When an article of wrought iron or machine steel is to have a hard surface, it is treated while red hot with some material that forms a coating or case of steel, which hardens if dipped into water while red hot. Small articles, such as nuts, screws, etc., may be casehardened by being heated red hot and covered with a thin layer of powdered cyanide of potassium. When the cyanide of potassium melts, the article should be heated red hot again and plunged into water. Care should be exercised when using the cyanide, as it is extremely poisonous.

It is sometimes desirable to harden a piece by this method, and to have the surface colored. This may be accomplished by having the surfaces first perfectly clean and well polished. Then, when heated, and cyanide has been applied and allowed to "soak in", the piece is dipped into a bath of clean water. Before dipping, place a piece of pipe in the water, blow through the pipe, and dip the article down through the water where the air bubbles are coming to the surface. The air in the water helps to produce a mottled appear-ance on the surface.

Heating With Bone And Charcoal

The process described is suited for hardening a few pieces quickly, but it is not recommended for large quantities of work. When many pieces are to be case-hardened at a time, the following method will be found less expensive and far more satisfactory:

Granulated raw bone and granulated charcoal are mixed in equal quantities, or one of the several good commercial case-hardening compounds now on the market may be used. Some of these compounds are more rapid in action than bone, and most of them are cheaper. But whether one of these or bone is used, the same general instructions are to be observed.

A foyer of the mixture is placed in an iron hardening box to the depth of 1 or 1 1/2 inches, and on this the articles to be hardened are placed. The pieces should not come within 1/2 inch of each other, or within 1 inch of the walls of the box at any point; they should be covered with a layer of the mixture to the depth of 1/2 inch. Successive layers of articles and mixture are placed in the box up to within 1 inch of the top, the remaining space being filled with packing material; the cover is then put in place and the edges luted with fire clay. Test wires should be used as described for annealing. The heating must be timed from the moment when the contents of the box are red hot, as determined by the test wires. The length of time the work is allowed to run while red hot depends upon the desired depth of the hardened surface; generally carbon will penetrate wrought iron \ inch in 24 hours; but as it is rarely necessary to harden deeper than 1/32 inch, the work may be kept red hot from three to four hours. With small pieces, the contents of the hardening box may be dumped into a tank of running water; if the pieces are large, it is necessary to dip them one at a time just as in the case of tool steel. For extreme toughness, the pieces, if small, may be dumped into a perforated sheet-metal pan and the packing material sifted out, after which they should be placed in a bath of oil. If not sifted out, the packing material will stay at the top of the oil and set fire to it.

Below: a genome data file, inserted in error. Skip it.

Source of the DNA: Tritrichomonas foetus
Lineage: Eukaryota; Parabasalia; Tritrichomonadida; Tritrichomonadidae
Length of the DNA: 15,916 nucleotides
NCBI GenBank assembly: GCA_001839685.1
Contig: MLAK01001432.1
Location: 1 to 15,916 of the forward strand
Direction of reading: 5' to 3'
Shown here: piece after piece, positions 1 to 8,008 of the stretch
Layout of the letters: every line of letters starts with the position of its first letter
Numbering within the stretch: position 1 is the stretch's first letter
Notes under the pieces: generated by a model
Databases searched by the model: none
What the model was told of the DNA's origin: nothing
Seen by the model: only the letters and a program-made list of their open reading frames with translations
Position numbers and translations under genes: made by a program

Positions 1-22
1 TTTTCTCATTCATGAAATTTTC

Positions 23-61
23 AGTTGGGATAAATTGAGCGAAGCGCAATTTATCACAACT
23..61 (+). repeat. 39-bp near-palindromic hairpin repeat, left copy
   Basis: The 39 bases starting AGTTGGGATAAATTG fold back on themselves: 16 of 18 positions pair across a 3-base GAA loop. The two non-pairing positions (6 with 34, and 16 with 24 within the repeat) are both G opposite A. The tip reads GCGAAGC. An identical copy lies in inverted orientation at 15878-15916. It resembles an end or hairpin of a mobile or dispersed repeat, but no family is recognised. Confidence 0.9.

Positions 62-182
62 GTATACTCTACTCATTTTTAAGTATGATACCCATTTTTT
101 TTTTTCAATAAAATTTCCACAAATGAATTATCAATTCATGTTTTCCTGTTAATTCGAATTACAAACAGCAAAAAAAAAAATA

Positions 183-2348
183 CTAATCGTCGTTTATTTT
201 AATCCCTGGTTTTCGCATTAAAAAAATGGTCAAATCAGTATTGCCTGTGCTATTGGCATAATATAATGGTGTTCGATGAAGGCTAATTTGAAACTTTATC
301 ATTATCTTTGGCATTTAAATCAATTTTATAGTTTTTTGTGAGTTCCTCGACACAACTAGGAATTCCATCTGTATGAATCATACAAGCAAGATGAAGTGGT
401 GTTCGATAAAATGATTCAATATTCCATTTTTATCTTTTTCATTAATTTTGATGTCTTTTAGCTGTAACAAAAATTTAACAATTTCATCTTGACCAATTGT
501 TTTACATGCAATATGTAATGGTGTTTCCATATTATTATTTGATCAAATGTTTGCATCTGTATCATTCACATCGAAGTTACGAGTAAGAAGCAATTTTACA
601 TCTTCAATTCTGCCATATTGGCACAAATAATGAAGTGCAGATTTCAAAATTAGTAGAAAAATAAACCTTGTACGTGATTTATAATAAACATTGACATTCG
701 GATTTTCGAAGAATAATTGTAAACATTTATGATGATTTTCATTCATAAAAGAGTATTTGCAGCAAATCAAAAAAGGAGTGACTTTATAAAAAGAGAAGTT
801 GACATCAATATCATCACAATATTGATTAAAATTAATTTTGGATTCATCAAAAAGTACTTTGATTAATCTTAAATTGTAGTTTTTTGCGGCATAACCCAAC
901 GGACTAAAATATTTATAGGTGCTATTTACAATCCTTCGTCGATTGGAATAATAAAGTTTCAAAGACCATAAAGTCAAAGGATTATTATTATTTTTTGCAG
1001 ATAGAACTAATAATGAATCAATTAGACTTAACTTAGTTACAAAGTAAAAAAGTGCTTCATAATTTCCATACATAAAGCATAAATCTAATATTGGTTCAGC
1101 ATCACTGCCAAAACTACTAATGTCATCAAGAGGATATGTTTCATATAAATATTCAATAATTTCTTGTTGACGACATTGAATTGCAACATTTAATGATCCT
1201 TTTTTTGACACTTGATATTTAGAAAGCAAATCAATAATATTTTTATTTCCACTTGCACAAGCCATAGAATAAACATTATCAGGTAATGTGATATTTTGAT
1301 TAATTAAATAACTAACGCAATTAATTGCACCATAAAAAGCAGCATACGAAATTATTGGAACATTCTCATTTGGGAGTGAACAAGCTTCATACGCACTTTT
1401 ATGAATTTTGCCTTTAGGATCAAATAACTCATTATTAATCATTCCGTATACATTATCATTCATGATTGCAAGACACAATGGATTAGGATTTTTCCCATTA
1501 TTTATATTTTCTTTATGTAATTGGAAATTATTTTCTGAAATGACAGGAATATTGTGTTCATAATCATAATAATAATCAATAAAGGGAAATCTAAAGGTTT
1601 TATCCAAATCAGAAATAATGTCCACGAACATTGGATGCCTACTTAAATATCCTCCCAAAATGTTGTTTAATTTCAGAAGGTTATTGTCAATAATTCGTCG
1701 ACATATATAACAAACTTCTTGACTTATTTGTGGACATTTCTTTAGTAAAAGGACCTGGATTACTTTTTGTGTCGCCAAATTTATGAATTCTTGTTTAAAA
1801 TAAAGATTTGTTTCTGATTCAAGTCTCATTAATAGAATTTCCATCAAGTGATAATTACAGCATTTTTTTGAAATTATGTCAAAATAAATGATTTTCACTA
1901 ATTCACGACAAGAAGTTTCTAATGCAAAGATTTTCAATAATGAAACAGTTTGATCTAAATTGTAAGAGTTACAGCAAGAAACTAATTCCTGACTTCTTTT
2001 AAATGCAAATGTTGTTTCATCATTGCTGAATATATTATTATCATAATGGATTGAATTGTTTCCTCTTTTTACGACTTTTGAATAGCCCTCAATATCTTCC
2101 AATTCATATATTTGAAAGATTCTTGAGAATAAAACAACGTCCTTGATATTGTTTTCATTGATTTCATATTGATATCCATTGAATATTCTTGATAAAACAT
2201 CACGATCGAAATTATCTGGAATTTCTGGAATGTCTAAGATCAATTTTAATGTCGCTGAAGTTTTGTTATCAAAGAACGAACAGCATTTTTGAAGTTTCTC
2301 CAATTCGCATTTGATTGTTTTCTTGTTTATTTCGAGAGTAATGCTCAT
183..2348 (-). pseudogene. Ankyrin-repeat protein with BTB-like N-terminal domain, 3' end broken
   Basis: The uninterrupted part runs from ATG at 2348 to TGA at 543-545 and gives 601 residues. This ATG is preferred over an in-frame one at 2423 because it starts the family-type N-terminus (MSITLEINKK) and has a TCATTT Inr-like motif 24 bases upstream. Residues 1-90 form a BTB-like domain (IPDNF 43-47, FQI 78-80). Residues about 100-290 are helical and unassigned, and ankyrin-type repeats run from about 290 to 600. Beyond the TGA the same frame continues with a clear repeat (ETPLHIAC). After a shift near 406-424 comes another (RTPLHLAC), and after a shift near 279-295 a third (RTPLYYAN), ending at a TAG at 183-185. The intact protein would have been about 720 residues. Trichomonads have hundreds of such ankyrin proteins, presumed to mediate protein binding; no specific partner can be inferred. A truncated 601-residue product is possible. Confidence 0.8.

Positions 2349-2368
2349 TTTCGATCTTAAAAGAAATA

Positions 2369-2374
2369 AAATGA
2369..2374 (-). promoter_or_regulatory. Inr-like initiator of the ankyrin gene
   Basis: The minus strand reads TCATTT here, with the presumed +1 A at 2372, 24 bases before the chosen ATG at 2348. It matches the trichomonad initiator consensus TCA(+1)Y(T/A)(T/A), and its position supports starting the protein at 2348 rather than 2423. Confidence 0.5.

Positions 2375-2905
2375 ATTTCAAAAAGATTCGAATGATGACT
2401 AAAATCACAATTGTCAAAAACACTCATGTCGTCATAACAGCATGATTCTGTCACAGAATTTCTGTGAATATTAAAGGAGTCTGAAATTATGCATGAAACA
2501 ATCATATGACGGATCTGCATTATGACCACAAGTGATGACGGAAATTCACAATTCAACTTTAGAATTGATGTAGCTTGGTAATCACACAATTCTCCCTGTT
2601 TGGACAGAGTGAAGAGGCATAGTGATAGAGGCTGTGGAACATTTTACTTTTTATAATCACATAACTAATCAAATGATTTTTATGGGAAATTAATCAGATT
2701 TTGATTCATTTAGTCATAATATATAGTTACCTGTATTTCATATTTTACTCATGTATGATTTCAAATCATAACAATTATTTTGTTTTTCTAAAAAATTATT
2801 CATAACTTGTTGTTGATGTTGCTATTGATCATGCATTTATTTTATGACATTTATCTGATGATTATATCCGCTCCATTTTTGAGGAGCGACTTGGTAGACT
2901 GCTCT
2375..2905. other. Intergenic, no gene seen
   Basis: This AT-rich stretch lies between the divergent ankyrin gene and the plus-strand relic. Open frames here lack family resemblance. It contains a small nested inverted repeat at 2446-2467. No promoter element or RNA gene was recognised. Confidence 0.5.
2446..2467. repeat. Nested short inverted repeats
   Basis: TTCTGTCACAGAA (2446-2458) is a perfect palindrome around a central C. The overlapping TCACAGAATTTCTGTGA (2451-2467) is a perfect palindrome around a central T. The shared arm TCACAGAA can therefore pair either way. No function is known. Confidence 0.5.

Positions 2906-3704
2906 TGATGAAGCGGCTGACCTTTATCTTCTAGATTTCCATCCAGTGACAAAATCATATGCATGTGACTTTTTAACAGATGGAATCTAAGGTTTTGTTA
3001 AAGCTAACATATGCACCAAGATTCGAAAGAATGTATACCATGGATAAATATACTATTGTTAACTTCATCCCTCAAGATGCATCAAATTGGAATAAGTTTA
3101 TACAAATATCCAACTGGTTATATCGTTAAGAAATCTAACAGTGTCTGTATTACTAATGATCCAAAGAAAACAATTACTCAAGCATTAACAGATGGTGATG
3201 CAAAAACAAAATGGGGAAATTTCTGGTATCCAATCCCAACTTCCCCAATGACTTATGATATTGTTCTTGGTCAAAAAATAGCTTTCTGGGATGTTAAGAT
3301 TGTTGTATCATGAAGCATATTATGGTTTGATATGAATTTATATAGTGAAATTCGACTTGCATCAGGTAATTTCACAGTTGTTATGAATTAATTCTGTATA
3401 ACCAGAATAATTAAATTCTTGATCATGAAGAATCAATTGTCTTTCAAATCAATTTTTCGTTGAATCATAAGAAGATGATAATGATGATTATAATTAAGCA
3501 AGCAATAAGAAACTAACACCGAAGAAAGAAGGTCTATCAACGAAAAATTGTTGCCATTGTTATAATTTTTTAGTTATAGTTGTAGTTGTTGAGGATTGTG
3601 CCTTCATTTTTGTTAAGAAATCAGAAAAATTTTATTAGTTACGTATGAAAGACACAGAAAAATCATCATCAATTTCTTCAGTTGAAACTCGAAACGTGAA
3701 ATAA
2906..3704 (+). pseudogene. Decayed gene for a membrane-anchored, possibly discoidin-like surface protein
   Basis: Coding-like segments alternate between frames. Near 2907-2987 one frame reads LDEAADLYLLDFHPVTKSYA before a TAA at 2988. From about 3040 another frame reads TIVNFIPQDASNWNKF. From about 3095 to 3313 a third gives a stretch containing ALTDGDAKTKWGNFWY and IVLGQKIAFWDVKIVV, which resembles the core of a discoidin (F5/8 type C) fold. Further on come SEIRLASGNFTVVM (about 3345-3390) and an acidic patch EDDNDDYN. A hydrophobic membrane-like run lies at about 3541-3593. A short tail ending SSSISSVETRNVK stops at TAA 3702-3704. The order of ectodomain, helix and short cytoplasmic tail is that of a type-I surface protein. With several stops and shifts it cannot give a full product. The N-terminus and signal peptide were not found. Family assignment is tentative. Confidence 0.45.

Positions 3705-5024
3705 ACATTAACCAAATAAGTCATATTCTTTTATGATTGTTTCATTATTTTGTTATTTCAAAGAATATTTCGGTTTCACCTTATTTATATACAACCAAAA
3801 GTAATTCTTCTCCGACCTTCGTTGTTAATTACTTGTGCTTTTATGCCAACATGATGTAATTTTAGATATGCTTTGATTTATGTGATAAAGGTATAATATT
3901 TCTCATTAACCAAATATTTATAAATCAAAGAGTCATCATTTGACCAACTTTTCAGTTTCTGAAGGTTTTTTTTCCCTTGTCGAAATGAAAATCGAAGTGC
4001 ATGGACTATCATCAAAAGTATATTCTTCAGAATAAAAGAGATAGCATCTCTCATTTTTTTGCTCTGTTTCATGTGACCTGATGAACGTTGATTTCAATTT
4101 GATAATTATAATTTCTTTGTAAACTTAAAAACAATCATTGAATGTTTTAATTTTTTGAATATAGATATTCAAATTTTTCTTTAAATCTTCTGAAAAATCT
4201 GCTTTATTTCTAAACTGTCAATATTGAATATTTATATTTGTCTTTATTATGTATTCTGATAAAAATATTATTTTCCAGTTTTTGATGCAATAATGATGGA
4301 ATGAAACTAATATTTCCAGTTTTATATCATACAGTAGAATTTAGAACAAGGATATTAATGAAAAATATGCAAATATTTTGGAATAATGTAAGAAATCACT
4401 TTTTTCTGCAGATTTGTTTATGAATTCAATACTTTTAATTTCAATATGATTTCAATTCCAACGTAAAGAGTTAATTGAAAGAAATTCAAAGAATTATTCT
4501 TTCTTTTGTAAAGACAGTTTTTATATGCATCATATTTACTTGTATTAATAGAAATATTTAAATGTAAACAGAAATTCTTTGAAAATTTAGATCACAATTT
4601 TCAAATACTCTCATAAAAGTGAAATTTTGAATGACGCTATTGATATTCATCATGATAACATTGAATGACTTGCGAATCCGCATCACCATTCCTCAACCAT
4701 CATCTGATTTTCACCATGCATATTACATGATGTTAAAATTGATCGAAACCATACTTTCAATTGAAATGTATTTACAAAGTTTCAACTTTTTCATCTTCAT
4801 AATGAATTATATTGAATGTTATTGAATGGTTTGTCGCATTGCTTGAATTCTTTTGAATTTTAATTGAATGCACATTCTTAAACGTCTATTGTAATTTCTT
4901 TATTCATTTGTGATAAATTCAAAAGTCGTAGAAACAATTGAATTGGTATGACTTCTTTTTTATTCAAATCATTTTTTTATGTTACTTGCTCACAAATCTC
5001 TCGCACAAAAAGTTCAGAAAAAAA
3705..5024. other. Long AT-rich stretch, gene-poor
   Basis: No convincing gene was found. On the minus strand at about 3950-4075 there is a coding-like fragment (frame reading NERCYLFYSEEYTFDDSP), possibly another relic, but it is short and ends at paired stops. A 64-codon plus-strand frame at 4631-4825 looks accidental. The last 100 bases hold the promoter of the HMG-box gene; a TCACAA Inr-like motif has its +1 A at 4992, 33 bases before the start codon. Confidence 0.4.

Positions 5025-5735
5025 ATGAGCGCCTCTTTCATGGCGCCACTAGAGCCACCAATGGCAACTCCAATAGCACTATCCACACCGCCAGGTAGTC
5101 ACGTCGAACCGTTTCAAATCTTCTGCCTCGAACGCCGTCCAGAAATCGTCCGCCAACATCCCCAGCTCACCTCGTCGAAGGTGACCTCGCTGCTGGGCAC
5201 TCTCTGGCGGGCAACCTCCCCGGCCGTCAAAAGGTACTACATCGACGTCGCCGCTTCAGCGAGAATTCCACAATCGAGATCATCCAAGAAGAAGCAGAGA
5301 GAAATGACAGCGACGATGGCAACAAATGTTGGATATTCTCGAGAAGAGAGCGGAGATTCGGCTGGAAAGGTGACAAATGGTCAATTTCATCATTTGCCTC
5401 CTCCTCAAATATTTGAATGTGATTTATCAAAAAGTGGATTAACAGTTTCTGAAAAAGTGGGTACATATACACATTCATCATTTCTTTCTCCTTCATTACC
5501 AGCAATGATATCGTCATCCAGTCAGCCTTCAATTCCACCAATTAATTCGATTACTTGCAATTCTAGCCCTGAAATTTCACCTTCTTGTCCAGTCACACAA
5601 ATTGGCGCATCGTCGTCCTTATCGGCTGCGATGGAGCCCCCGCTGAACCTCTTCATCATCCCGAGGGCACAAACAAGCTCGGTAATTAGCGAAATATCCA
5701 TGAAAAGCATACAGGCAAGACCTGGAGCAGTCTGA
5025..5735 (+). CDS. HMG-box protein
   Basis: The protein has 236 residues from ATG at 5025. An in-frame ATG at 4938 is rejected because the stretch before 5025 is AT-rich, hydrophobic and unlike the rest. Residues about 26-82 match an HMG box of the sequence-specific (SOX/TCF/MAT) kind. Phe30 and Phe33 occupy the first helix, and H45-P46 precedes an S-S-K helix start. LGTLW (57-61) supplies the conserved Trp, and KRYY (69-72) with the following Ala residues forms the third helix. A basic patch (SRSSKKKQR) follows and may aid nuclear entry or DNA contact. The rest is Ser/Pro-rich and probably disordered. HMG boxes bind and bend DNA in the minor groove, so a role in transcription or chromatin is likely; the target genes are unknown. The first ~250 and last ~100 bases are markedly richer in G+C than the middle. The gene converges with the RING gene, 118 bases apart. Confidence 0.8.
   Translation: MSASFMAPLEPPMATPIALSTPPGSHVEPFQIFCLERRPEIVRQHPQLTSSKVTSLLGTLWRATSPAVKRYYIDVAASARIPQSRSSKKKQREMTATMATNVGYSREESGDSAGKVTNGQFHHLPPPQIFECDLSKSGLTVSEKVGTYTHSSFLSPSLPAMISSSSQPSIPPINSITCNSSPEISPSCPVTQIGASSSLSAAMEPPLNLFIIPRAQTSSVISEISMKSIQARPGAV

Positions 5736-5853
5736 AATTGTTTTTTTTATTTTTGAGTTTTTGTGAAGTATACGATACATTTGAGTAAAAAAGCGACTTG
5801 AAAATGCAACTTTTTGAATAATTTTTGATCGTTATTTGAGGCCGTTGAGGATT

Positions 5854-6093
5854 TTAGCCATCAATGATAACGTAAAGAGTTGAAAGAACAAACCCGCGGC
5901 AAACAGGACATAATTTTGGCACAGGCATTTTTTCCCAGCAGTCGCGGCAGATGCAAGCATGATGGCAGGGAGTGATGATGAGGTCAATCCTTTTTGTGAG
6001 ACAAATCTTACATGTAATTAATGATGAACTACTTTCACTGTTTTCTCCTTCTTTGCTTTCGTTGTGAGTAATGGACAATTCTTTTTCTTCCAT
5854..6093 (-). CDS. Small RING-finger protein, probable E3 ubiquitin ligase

When a fine grain and strength are desired in the casehardened portion, it is advisable to pack the articles in the hardening box as described, then to heat them in a fire for a period that insures the desired depth of penetration of carbon. The work is then allowed to cool in the box, after which it is removed, heated in the fire, and hardened by dipping in the water or oil bath.

At times, charred bone should be used instead of raw bone, as the charred bone makes the hardened article stronger. For colored surfaces charred bone mixed with charred leather is extensively used. If we wish to harden for colors, it is necessary to employ comparatively low heats and to hold the box very close to the top of the bath when the work is dumped, in order that the pieces may not be exposed to the oxidizing action of the air. It is not advisable in making colored surfaces to allow air to come in contact with heated work passing from the box to the bath, but if air is introduced into the hardening bath excellent results may be obtained. In Fig. 20 is shown an air pipe which enters the bath with the water supply, the air being forced in by a pump.

In order that work may not go into the bath in a mass, the contents of the box should be shaken out, a few pieces at a time, or wires should be located along the top of the tank to separate the articles so that the liquid can act on each piece. The bath must be deep enough to allow the articles to chill below a red before striking the bottom, or unsatisfactory results will follow.

Hardening Bath with Air Supply.

Fig. 20. Hardening Bath with Air Supply.

Heating In Melted Cyanide Of Potassium

Cyanide of potassium may be melted and heated red hot in a cast-iron crucible or pot, and pieces of work suspended in it until they are red hot, when they should be removed and plunged into the water to harden.

Beautiful colors may be obtained by this method, if the surfaces of the work are nicely polished and cleaned before it is placed in the cyanide. The heat should be low, and the articles should be passed through a spray and then into a tank of clear water. In order to get the spray, Fig. 21, it is necessary to have a supply pipe coming down from above the tank with the end so flattened as to make a long and very narrow opening. If colors are wanted, and a hardened surface is not, use in the crucible what is known as "50 per cent" fused cyanide. Unless the steel is sufficiently high in carbon to harden of itself, the surfaces will not harden.